– the “facts” of biology,
especially related to
– said to be universal
– But… 5 sexes?
– sociocultural meaning
– changes over time and
in different contexts
– A third gender? Omani
The concept of "gender" permits biological
capacity and social roles to be analytically
separable and to acknowledge that change is
Biology imposes limits on what people can do, but
when we feel the need we usually try to overcome
them at times all too recklessly. Bareskinned, we live
in the arctic; wingless we fly; we live underwater
without benefit of gills. In view of [this] ingenuity…. it
might seem odd that scientists call on sometimes
quite subtle hypothetical differences between women
and men to explain gender inequalities and that
research into sex differences arouses so much
scientific and public interest.
We must recognize that differences among people
are of interest only if they are correlated with
differences in power.
• Positivist perspective: reality exists and can be studied
• Common view: Qualitative methods help “to check, qualify, and
enrich the findings from the more established [read here
“quantitative”] analytical approaches.”
• Qualitative approaches can provide insight into:
– peoples’ perceptions and their observed practices: the why
and the how
– process; change over time
– “rich description” such as the multiple meanings associated
with terms and behaviors
– the individual’s point of view, a reminder that people are “active
participants in constructing their own future” (Booth et al. 2006)
– the constraints of everyday life
Why Qualitative Methods?
Vision for Mixed
Quant survey & analysis
Indepth qual interviews
of qualitative and
• Make visible women’s
• Differentiate men’s and
• Understand “outliers,”
• Allows for responses
not limited by precoding
Why Qualitative Methods for Gender
Data Collection Methods:
Key Informant Interviews
Focus Group Discussions
A conversation with
Use a questionnaire
One question at a
Let the interviewee
qualitative ≠ haphazard
but can be
Discrete or Open-ended questions
Descriptive questions (broad, general) and allow people to
describe their experiences and their daily activities, e.g., “Tell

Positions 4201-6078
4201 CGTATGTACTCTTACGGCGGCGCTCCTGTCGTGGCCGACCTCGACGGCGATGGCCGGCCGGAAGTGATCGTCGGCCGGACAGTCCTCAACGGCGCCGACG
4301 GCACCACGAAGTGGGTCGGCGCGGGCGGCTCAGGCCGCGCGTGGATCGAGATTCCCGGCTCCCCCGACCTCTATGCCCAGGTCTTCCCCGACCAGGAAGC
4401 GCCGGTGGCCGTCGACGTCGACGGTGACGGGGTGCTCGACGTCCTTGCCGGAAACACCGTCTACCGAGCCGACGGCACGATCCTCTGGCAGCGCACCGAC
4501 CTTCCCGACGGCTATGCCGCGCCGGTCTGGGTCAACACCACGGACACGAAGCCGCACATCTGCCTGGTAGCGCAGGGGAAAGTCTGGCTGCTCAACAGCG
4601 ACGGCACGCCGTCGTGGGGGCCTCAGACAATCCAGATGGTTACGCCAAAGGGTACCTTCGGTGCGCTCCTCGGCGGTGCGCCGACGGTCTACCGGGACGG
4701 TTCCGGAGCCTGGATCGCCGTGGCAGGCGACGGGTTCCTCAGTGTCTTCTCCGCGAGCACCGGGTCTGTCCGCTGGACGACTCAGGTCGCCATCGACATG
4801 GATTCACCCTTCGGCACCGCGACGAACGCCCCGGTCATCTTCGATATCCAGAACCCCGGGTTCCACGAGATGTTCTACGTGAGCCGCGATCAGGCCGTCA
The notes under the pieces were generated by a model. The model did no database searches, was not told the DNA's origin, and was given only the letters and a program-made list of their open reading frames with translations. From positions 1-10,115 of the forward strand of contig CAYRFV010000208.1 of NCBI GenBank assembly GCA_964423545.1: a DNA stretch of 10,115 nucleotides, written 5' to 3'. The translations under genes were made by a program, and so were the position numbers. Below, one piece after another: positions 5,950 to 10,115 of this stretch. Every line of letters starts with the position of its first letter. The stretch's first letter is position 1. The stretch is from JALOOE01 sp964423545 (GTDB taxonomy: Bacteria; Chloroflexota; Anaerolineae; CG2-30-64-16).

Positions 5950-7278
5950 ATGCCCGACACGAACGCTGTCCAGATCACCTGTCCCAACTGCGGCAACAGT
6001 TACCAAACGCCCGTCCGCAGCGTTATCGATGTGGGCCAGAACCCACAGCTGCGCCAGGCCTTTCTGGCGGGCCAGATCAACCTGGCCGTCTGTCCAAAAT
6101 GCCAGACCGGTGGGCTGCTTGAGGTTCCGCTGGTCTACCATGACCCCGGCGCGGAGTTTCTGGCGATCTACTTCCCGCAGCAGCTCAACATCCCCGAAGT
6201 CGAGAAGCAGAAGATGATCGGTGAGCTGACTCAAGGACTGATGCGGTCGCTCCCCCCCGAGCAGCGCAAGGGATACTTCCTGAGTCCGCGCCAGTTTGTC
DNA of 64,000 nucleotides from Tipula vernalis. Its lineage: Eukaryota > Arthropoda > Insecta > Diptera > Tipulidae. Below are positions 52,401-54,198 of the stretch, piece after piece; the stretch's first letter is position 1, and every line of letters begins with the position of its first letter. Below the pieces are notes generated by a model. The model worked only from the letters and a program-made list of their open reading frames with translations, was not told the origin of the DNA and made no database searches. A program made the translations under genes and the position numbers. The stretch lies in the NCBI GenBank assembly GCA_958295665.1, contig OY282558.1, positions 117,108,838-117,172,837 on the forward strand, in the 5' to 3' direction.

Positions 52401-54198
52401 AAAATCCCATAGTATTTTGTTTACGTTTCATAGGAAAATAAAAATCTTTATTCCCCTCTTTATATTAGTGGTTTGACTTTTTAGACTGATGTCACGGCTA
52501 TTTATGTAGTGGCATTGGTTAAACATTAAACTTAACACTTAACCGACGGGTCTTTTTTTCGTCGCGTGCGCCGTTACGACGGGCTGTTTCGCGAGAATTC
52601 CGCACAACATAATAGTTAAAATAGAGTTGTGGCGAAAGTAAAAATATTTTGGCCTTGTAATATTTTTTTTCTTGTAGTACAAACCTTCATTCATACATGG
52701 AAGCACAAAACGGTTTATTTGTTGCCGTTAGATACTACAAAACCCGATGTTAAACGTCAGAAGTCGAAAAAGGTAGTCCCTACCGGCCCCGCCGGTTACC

me about a typical day.”
Structural questions explore responses to descriptive
questions. They are used to understand how the respondent
Avoid asking the informant questions that make him or her do
the analytical work for you. Instead of asking, “What do you
mean that it is “too hard” to find workers at planting time?” you
might ask, “What efforts did you take to find workers at planting
time?” or “Give me an example of what you did to find workers.”
Key Informant Interviews
Who are Key
– They have specialized
– They represent larger
– They are influential
– They are gatekeepers
Beware sample bias
– Dominant narratives
– Too many men
– Too many wealthier or
higher status women
(e.g., chiefs’ wives,
lead farmers, married
women only, etc.)
All members are
encouraged to participate;
easiest with more
Can be structured, semi-
structured, or open-ended
Can accommodate about
Value Chain Group Interview
Purpose: To understand the activities of men and women in the value chain
Task Women Men
Preparing the land X XXXX
Input use XX XXXX
Weeding XXXXX** XX
Harvesting XXX XXX
A Special Type of Group Interview:
Focus Group Discussions
Historically, the FGD was used to test specific positions or
findings with a defined group (think shampoo):
1) What are your experiences with [selected topic]?
2) What are the challenges to changing people attitudes about
3) What actions can be taken to address [selected topic]?
• Allows individuals to hear from other participants in the group in
a way that creates new ideas and sometimes influences
previously held opinions.
• The goal of the focus group is to see which views are more widely
held and to clarify their meaning.
“Gender Filters Knowledge”
• Women and men interviewees may respond differently
to women or men interviewers.
• Married women/men may respond differently when
interviewed alone or with spouse (or other family
• Gendered access to information means different
respondents may tell different stories – both may be
Data Analysis Process
The art of interpretation:
“From field notes to filed notes”
– Charts, tables, figures,
Searching for patterns
Accounting for the
Creating the narrative
perceptions and belief
Bernard, H. Russell 2006 Research Methods in Anthropology: Qualitative and
Quantitative Approaches. 4th Ed. Lanham, MD: AltaMira Press.
Booth, David, Melissa Leach, and Alison Tierney 2006 “Experiencing Poverty in Africa:
Perspectives from Anthropology,” Q2 Working Paper No. 25. Toronto: University
Denzin, N.K. and Yvonna S. Lincoln (eds) 1994 Handbook of Qualitative Research.
Thousand Oaks: SAGE Publications.
Fausto-Sterling, Anne 1993 "The Five Sexes," The Sciences, 33: 20-25, April/May.
Rubin, D. and C. Manfre 2012 “Promoting Gender-equitable Agricultural Value Chains:
Issues, Opportunities, and Next Steps.” In A. Quisumbing, R. Meinzen-Dick, T.
Raney, A. Croppenstedt, J. A. Behrman, and A. Peterman (eds.) Gender in
Agriculture and Food Security: Closing the Knowledge Gap. Springer.
Rubin, Deborah, Cristina Manfre, and Kara Nichols-Barrett 2009 Promoting Gender
Equitable Opportunities for Agricultural Value Chain. Washington D.C.: USAID.
Wikan, Unni 1977 "Man Becomes Woman: Transsexualism in Oman as a Key to
Gender Roles," Man 12 (2): 304-319.